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Review: PIN CUSHION is a beautiful, twisted, dark fantasy if there ever was one

Deborah Haywood’s fantastic debut feature, PIN CUSHION, puts a glittery gloss over the all-too-real misery that is adolescence. And for good reason: The events and themes depicted in would be too disturbing and haunting to bear in a straight drama. That fairytale construction doesn’t make the film a pleasant viewing experience, but here, a spoonful of sugar does make the bitter, bitter medicine go down at least a bit more easily.

The film centers around the increasingly complicated relationship between young Iona (Lily Newmark) and her frumpy mother, Lyn (Joanna Scanlan), as they move to a new city for what they hope will be a fresh start. We meet the quirky pair as they walk through their drab surroundings clad in eclectic thrift-store clothing, gently admiring the kittens they see in a store window—a sweet, tender moment almost immediately shattered by the jeers of village teenagers mocking Lyn for her hunchback, her crippled leg, and her plain looks.

No, PIN CUSHION is decidedly not a film about transformation and rebirth—Lyn’s new life will unfortunately and unjustly be just as difficult and bleak as the one she’s left behind. Haunted by the specters of sexual abuse, mental illness, loneliness, and bullying, the character has been left enduringly (and endearingly) meek; Iona and her “son,” a parakeet named Budgie, are her only friends. In Lyn, Haywood examines the way women sacrifice themselves for their children and their families, and the way we often find ourselves apologizing (as Lyn does constantly) for our own existence.

Mother and daughter have hunkered down in their incredibly maximalistic charity shoppe–decorated apartment—excellent world-building work by set designer Francesca Massariol and cinematographer Nicola Daley—and imagined infinitely more glamourous, romantic lives for themselves. In one of the film’s more heartbreaking but arresting scenes, we see Lyn dressed to the nines sitting alone on a park bench after dark eating chocolates after she’s told Iona she’s going out for a date—meanwhile, Iona imagines a world for herself where her mother is a beautiful, blonde, vaguely Texan flight attendant ready to whisk her away from her troubles at home and at school.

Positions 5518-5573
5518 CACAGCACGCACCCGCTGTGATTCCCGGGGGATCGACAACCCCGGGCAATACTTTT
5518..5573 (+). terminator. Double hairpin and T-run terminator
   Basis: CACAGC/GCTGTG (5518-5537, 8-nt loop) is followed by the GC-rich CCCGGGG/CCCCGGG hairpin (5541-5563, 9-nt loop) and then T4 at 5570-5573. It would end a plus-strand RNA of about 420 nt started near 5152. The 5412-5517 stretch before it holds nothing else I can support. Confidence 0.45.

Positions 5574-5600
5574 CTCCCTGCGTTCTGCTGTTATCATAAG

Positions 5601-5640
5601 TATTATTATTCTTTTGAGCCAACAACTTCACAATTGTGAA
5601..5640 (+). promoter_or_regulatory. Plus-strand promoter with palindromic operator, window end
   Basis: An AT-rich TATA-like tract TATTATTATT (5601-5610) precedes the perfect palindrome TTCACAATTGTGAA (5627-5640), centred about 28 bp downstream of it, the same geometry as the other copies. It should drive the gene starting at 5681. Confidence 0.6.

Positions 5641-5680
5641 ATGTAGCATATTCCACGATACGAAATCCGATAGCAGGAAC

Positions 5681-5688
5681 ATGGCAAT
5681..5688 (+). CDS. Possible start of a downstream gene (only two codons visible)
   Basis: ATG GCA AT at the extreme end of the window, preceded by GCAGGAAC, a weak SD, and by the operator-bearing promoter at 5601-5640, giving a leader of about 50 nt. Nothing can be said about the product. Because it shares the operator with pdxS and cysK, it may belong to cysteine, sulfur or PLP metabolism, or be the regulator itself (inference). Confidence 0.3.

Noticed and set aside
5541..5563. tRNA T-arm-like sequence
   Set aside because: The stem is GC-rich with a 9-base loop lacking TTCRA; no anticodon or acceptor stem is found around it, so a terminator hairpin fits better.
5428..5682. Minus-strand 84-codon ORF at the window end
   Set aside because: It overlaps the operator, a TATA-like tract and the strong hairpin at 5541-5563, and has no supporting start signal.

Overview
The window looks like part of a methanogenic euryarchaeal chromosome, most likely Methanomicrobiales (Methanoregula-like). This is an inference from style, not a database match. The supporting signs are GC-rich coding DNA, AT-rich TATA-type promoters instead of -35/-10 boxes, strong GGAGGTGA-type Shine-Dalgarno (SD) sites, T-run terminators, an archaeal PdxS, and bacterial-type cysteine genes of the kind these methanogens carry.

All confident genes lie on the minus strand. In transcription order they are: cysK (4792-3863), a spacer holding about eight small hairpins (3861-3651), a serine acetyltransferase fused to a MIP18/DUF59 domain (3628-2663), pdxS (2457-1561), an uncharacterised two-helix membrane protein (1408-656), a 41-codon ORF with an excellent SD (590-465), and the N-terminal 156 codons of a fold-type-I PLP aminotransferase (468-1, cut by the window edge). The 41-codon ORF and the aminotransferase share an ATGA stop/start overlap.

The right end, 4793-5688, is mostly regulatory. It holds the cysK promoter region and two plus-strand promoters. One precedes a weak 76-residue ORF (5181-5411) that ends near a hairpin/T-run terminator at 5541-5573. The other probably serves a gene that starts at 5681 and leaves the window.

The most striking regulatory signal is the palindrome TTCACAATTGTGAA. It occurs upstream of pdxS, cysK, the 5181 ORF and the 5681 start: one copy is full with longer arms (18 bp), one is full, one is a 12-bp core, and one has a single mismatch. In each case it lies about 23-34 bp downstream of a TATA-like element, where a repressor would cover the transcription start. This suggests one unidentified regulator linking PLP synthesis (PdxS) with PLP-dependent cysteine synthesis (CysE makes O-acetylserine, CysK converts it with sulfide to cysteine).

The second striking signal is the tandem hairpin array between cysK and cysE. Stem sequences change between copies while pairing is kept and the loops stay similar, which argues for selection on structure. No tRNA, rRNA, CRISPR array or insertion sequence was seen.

All of this coddling has left the girlish, innocent Iona wholly unprepared for the misery that awaits her as she heads into her new school. Here, her imaginative inner life spills out into the film’s “real world,” giving the film a buoyant, magical feel as she begins to come out of her shell socially and drift further and further away from her mother. Unfortunately, as Iona soon discovers, when it comes to friendships between teenage girls, there’s a constant pressure to bully or be bullied, and your closest friends can become your biggest enemies literally overnight. The victors are those who show no weakness.

The film’s unmistakably British take on a subject MEAN GIRLS handled so adroitly goes a step further than this, though, showing that bullying isn’t necessarily something we grow out of as we grow older—people who are marked as “different” are often targeted by insecure fellow adults who get an absolute thrill out of being cruel. Or in some cases, they’re preyed upon by self-serving self-help gurus–slash-mediums named Stevie Babes who give them hauntingly bad advice like “There is no death—only transformation” (in exchange for a seminar fee, of course).

Despite its chipped twee veneer, PIN CUSHION ends on a poetic but achingly heart-wrenching note, showing us the real-world consequences of continual bullying and untreated mental health issues. It’s a bit uneven toward the end, but the strong performances by both leads carry the film across the finish line—you can positively see and feel the anguish that lies behind Scanlan character’s big, watery blue eyes, and you wish you could give her character the happy-ever-after ending she deserves.


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